Indigo Dyeing


Mokume on the line

Originally uploaded by SOFennell

Friday was Indigo Day. Whenever I work like this, I simply have to dedicate the entire day to it. I didn’t start as early as I’d planned but I started working on the vat around 9 a.m. By the time Beth was arriving (10:30), the vat was ready and I had just tested it with a paper towel strip which was a bright yellow green. It quickly changed to emerald then to blue.

I’d been working on pieces over several weeks, so I had about a dozen items to dye. Beth had never done shibori or indigo dyeing and she’d brought a few items from home. So, after a brief introduction to methods, we started working on our various projects. Beth stitched and clamped, I started on the dyeing process.

I started with soaking the pieces in water for roughly 10 minutes (or more), then squeezed it out before slowly immersing them into the vat (so as not to introduce oxygen into the solution). I dipped them each several times for strong light to dark contrast. In the past, I’ve paid strong attention to soak time, but I didn’t this time. Some pieces did soak for a long while during our lunch break, but most of it went quickly. After dyeing, they were rinsed in another bucket of water, then hung on the line to dry.

As I hung them, the cicadas were droning and that’s one of the aspects of this activity that I love so much, at least in the summer. The combination of the summer heat and humidity, the small breezes, indigo on the line and the cicadas…I don’t need anything else.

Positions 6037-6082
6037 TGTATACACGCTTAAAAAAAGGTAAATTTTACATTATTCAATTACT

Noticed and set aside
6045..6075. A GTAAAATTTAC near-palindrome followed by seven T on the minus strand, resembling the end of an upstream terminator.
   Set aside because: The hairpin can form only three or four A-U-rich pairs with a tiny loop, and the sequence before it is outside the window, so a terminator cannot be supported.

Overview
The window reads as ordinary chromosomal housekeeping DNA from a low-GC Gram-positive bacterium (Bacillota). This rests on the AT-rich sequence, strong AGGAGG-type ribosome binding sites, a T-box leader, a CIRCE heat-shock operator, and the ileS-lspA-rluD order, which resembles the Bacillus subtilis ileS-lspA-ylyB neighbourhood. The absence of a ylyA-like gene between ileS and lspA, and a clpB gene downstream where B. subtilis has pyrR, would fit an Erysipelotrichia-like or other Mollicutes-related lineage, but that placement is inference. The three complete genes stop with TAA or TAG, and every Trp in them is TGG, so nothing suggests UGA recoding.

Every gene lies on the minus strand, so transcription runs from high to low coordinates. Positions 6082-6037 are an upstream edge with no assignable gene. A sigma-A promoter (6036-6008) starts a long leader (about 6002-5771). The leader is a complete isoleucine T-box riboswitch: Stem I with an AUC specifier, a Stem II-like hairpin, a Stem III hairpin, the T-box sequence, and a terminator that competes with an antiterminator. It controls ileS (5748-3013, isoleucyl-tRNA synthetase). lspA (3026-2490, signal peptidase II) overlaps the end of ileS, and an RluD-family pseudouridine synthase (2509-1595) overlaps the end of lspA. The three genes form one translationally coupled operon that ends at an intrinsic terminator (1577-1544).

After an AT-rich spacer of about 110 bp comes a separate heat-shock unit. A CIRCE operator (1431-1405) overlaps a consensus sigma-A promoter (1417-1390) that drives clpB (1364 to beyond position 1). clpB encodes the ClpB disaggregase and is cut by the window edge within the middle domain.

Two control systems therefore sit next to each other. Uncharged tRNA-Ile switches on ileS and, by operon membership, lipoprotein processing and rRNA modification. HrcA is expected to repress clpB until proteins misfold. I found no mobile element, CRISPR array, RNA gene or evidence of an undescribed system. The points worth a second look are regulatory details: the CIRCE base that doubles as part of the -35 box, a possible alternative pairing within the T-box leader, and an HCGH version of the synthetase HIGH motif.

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5 Responses to “Indigo Dyeing”

  1. whereishenow Says:

    yesterday, july 17 we heard our first cicada… in a tree down the street…. our tree out front is still silent.

    I feel like I am going to learn a lot lot lot about Japan from reading this blog!!!!! I will get back to you later after I have read some of the back stuff.

  2. sofennell Says:

    You are in Japan (as I understand it from reading your own blog)? I just came in from being outside with my dog and the hotaru (fireflies) were still flashing and another insect (crickets already?) in a loud chorus. All in all, a fine evening outdoors.

  3. shiborigirl Says:

    having lived both in Japan and Virginia., i miss both the cicadas and the fireflies….the sounds of summer evenings of my youth.

  4. sofennell Says:

    Summer would be if it were not for those sounds, I think. It’s something I look forward to every year. Now, I look forward to shiborizome and cicadas.

  5. Velma Says:

    Been enjoying looking at this lovely piece. Good work. I’m hearing cedar waxwings, goldfinches who battle with hummers, and robins that are working on family number two. Lightning bugs are my favorites insects and they’re on the wane.

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